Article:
Pine Park trails will After delay, construction begins close in February on indoor practice facility B y savannah Eller The Dartmouth Staff

Some of the College’s most scenic trails will be closed as trees are removed to improve the health of the century-old and dying Pine Park. The project is set to start at the beginning of February if weather conditions hold and will last two to four weeks, according to associate director of Facilities Operation and Management Tim McNamara ’78 A&S ’12.

The affected trails are part of Pine Park, an area of protected woodland north of campus and abutting the Hanover Country Club. Established in 1900 by Hanover residents, the park is a popular destination for students and town residents alike, according to Pine Park Association president and government professor Linda Fowler. She stressed that this land was “venerable,” as it is SEE PINE PARK PAGE 3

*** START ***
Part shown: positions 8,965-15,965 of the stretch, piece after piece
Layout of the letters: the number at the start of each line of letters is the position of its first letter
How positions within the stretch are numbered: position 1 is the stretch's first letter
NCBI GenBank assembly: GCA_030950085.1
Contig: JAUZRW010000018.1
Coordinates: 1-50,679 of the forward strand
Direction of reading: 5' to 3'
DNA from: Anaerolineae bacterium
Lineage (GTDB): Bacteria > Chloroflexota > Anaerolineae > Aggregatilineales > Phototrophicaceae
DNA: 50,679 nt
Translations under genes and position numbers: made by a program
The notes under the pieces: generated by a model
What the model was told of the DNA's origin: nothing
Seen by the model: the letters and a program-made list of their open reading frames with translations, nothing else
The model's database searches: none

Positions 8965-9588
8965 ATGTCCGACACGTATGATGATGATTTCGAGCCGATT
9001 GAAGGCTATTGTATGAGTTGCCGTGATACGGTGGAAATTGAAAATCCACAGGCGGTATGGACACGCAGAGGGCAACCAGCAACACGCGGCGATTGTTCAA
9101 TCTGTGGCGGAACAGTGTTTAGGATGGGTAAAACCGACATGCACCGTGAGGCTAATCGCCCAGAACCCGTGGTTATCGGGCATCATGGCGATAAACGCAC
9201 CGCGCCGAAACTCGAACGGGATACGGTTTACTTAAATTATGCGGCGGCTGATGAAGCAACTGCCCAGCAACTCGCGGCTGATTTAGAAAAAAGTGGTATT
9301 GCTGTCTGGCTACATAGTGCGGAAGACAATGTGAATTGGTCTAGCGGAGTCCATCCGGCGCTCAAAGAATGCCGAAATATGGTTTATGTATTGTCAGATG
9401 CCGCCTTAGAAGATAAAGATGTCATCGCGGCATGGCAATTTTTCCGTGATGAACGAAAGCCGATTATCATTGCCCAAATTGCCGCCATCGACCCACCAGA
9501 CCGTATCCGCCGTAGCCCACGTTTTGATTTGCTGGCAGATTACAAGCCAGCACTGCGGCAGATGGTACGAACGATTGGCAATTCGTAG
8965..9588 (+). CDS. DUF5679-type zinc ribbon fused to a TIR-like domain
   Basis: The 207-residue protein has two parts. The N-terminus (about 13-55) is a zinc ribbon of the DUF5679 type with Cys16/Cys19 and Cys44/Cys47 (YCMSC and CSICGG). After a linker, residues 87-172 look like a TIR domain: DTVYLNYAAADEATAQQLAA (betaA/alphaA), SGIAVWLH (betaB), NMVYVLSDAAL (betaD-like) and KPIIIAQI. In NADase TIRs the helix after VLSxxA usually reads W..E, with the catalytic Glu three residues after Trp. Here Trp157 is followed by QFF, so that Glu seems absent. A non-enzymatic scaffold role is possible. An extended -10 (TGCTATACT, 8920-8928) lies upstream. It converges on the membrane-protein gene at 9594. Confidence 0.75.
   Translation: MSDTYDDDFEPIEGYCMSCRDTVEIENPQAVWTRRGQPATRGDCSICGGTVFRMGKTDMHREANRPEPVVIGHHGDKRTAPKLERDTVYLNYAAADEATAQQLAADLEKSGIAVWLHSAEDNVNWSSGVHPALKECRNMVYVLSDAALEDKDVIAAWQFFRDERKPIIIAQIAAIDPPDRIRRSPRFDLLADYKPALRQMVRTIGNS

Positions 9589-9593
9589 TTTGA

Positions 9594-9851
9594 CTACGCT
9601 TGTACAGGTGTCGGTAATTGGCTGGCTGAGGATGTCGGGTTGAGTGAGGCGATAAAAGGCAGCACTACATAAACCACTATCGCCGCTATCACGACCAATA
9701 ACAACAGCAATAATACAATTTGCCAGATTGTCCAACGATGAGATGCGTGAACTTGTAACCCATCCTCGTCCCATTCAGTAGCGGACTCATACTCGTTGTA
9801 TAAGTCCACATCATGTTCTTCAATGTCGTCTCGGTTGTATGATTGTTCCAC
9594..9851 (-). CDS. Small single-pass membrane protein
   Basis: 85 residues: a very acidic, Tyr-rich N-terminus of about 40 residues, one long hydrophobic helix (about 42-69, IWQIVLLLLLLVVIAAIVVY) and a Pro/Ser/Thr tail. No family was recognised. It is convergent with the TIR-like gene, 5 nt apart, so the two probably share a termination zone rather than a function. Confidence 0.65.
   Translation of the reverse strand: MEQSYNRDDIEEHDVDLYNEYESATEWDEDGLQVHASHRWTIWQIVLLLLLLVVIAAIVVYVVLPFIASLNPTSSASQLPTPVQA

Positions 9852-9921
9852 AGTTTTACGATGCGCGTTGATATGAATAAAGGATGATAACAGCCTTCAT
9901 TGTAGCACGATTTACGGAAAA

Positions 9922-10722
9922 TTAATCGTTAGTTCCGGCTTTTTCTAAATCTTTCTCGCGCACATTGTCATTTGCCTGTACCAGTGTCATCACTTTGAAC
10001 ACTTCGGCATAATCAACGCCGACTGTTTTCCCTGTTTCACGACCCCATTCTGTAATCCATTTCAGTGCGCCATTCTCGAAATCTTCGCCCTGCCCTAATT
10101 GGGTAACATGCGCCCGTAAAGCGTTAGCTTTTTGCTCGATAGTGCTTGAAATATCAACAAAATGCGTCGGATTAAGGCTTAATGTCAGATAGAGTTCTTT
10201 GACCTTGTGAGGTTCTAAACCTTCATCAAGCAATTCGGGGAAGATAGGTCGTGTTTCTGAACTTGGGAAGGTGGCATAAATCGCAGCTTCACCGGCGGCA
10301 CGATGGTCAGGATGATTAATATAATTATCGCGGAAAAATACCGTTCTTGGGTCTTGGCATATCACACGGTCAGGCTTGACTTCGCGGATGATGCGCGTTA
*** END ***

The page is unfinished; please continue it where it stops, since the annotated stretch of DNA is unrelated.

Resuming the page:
B y Charles Chen

The Dartmouth Staff

Following a long delay, construction officially began this past Monday on a new building on campus. Contractors began laying down hardpack to allow for the movement of heavy vehicles for the 70,000-square-foot indoor athletic facility to be located near Thompson Arena and Bernstein Field, adjacent to the Boss Tennis

Center. According to vice president of planning, design and construction John Scherding, planning for a new athletic facility began over five years ago with a feasibility study conducted in 2012. The permit was origionally denied by the Hanover planning board in 2016, but was ultimately granted by the New Hampshire Supreme Court in November 2018. Officials had identified